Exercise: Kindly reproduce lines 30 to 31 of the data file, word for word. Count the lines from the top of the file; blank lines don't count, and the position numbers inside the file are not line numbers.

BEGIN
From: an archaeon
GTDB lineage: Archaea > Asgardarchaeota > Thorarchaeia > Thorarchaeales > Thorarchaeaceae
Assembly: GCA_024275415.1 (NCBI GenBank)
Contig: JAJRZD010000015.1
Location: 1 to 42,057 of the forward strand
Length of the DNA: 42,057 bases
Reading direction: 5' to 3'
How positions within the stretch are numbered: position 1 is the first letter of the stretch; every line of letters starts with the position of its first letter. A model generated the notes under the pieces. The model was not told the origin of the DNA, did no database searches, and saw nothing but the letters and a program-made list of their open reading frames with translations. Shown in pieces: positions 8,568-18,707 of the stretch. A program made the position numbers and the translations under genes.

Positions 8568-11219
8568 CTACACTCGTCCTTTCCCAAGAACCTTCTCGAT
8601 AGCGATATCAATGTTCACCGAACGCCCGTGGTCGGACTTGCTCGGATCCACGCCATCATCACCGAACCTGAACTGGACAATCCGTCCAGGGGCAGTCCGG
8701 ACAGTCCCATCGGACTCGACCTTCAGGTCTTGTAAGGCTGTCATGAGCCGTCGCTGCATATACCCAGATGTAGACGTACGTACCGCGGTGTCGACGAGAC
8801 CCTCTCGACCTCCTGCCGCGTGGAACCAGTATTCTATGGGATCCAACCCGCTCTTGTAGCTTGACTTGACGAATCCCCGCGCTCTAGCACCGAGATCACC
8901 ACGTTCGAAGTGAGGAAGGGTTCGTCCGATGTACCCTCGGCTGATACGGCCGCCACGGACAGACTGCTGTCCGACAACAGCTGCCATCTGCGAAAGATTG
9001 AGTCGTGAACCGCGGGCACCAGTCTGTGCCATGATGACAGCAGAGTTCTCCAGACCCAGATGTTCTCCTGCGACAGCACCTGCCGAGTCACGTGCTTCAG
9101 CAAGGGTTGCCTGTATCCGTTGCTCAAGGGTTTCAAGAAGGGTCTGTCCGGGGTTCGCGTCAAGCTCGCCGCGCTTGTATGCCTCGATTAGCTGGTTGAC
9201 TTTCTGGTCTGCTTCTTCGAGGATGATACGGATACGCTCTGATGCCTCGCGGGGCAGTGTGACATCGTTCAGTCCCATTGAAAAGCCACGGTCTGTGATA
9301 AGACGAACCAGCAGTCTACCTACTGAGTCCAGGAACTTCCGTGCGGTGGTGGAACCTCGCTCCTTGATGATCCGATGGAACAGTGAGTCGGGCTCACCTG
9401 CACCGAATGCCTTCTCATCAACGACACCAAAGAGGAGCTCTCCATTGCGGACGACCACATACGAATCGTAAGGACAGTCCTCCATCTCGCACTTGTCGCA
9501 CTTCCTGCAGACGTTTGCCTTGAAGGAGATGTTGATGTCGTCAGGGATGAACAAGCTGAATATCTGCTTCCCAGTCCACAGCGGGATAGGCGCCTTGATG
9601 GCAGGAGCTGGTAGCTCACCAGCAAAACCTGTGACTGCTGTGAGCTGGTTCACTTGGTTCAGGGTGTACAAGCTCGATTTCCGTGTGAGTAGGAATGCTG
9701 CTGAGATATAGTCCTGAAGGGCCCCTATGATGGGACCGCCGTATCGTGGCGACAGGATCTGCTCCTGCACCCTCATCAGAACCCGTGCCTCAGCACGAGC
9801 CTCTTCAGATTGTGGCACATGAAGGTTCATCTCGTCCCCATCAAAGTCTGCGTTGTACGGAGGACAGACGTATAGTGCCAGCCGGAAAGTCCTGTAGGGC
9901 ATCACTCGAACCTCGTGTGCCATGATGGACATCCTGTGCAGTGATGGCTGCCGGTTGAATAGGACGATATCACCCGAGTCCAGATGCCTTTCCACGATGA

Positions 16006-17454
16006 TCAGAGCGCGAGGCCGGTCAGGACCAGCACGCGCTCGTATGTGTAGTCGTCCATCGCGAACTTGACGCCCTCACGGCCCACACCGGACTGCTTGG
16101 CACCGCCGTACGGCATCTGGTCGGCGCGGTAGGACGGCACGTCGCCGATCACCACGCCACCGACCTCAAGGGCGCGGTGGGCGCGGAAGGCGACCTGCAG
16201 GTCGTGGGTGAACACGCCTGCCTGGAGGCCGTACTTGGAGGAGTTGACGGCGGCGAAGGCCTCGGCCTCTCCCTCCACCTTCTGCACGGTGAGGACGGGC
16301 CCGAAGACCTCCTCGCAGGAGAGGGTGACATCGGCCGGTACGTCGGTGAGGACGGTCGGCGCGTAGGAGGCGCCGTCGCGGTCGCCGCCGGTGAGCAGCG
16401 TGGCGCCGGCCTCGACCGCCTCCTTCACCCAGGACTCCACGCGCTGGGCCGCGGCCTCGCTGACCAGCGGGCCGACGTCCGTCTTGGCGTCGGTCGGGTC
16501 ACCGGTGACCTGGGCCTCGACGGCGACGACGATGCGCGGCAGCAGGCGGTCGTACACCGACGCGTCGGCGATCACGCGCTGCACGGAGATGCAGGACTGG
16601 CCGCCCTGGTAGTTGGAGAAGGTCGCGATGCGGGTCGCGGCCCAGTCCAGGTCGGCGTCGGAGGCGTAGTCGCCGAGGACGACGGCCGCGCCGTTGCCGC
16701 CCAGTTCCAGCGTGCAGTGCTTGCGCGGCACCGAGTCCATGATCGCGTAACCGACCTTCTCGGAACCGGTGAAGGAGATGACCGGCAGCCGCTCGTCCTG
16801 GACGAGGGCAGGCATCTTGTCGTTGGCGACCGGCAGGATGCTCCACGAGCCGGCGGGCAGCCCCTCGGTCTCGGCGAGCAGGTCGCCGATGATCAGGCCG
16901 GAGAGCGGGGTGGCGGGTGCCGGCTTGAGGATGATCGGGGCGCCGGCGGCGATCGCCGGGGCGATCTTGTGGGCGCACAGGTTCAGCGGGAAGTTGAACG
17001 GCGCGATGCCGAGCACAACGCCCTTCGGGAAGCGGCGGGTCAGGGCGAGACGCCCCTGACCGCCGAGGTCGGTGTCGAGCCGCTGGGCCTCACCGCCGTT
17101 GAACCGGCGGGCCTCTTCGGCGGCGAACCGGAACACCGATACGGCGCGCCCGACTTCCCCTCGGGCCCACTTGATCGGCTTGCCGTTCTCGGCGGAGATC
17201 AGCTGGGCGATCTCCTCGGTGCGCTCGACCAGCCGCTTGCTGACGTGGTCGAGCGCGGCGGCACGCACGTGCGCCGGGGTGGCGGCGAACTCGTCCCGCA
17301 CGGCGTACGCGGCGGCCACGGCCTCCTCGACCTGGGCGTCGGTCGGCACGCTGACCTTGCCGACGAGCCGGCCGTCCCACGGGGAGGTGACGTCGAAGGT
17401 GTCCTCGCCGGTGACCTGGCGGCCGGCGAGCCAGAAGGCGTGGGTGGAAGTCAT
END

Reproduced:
16401 TGGCGCCGGCCTCGACCGCCTCCTTCACCCAGGACTCCACGCGCTGGGCCGCGGCCTCGCTGACCAGCGGGCCGACGTCCGTCTTGGCGTCGGTCGGGTC
16501 ACCGGTGACCTGGGCCTCGACGGCGACGACGATGCGCGGCAGCAGGCGGTCGTACACCGACGCGTCGGCGATCACGCGCTGCACGGAGATGCAGGACTGG